Walk through Los Angeles's Skid Row and you'll find tarps, trash, and hundreds of tents covering the sidewalks. The 54-block area of downtown, home to the nation's largest concentration of homeless people, is populated with thousands crammed into overcrowded shelters or sleeping in tents or makeshift shelters. It's an area most Angelenos avoid, with a reputation for crime, violence, and drug use. But this weekend, all of that changed as nearly 2,000 volunteers transformed one block of the rundown area into a carnival—the third annual Skid Row Carnival of Love.
The Skid Row Carnival of Love is the brainchild of actor Justin Baldoni, best known for his role on the CW's Jane the Virgin. Before his CW days, Baldoni would spend his birthday handing out meals on Skid Row. His newfound fame provided the opportunity to expand his passion project.
"What I wanted to do with [this platform] was create a way to give back and create a community that was galvanized to make positive change in the world," Baldoni told me. "Nobody just goes down [to Skid Row] and says, 'Hey we love you, let's just celebrate you.' Nobody goes down there and just has a party for them."
This year, an estimated 4,000 homeless people poured into the festival, where they were offered a gourmet meal, free clothes, and spa services, like foot baths and haircuts. There were also a dozen tables stacked with donated items and giant bags filled with everything from toothpaste to tampons to clothing to children's toys.
For four hours, children got their faces painted and jumped in a bounce house. Families played carnival games and watched performances from a local dance troupe. There was a DJ and 30 professional entertainers, whose sole job was to get people dancing.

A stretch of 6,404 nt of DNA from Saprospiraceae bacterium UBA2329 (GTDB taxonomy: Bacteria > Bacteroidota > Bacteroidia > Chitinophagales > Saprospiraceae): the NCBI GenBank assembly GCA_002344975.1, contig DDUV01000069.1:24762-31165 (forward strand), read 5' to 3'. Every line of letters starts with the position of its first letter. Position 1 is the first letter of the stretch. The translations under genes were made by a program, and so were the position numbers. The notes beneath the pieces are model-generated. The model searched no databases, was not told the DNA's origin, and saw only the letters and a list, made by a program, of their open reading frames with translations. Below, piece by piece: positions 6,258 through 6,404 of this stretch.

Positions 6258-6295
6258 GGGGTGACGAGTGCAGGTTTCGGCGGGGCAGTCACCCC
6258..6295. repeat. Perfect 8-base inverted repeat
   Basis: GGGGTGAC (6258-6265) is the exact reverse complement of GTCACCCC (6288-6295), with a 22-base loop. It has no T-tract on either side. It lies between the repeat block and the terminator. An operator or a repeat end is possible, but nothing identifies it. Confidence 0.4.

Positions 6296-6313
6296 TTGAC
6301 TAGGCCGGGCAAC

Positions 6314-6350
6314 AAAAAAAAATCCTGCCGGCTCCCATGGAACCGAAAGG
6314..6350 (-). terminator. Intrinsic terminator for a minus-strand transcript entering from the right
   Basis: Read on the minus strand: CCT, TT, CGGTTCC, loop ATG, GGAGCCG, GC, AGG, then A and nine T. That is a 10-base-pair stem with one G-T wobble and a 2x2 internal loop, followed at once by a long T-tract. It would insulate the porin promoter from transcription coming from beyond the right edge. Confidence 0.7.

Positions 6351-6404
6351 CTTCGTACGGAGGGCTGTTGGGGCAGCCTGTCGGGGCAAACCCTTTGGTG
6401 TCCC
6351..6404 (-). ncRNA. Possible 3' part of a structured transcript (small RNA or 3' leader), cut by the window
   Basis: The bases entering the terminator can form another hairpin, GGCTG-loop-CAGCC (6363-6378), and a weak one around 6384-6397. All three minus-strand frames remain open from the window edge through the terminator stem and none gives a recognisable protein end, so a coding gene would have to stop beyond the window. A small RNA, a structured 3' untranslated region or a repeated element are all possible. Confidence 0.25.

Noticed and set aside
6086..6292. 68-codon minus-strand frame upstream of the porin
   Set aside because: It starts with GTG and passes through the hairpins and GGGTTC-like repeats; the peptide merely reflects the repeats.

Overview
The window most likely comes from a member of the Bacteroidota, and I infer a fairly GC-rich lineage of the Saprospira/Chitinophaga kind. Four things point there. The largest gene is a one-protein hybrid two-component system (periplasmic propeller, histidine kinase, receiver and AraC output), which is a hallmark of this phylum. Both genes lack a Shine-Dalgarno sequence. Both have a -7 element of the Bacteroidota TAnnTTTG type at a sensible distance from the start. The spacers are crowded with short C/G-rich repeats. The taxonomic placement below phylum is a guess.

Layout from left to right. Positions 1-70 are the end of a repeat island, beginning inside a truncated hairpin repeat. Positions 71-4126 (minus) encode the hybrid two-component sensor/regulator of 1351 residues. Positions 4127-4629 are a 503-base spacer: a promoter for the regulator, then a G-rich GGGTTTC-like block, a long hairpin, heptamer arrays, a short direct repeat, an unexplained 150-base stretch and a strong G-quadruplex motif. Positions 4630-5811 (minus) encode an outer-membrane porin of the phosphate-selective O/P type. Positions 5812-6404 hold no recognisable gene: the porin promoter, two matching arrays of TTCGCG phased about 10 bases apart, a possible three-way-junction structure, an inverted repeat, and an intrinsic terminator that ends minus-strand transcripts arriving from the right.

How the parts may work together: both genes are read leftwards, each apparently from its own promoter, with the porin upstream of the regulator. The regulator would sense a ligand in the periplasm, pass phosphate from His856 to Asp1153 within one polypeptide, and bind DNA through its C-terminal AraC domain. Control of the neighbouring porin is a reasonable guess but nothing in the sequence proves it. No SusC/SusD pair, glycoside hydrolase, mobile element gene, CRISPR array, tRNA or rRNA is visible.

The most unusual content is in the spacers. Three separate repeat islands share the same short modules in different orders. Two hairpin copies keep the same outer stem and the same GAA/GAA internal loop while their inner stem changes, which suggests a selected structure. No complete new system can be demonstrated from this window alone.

Which begs the question: Is a blow-out carnival once a year the right way to deal with homelessness?
More than 43,000 homeless people live in LA County with 4,700 of them living downtown, the area that encompasses Skid Row, according to the Department of Urban Housing and Development's 2016 One Night Count of homelessness. LA also has the highest number of chronically homeless people in the country, with that figure increasing by 5 percent from 2015 to 2016, from 12,356 people to 12,970.
While the homeless community often receives attention around Thanksgiving and Christmas, Skid Row is largely underserved the rest of the year, and parties are certainly rare. Baldoni believes that events like the Skid Row Carnival of Love can start to fill that gap, if only to say to the homeless community, "We haven't forgotten about you."
"I believe we can, to a certain extent, drastically impact the homeless population on Skid Row simply by showing up and loving one another," Baldoni told me. "That sounds utopian, but if you mix that love with concrete, real services and opportunities, then you can actually solve a big problem."
This year, the carnival doubled in size and also expanded to include more practical services like medical testing, mental health screening, legal assistance, and résumé-building stations. But volunteers told me that, halfway through the carnival, only about a dozen people had participated in the résumé-building station. The tables filled with practical items like clothes and blankets were cleaned out, but the medical tents were practically empty.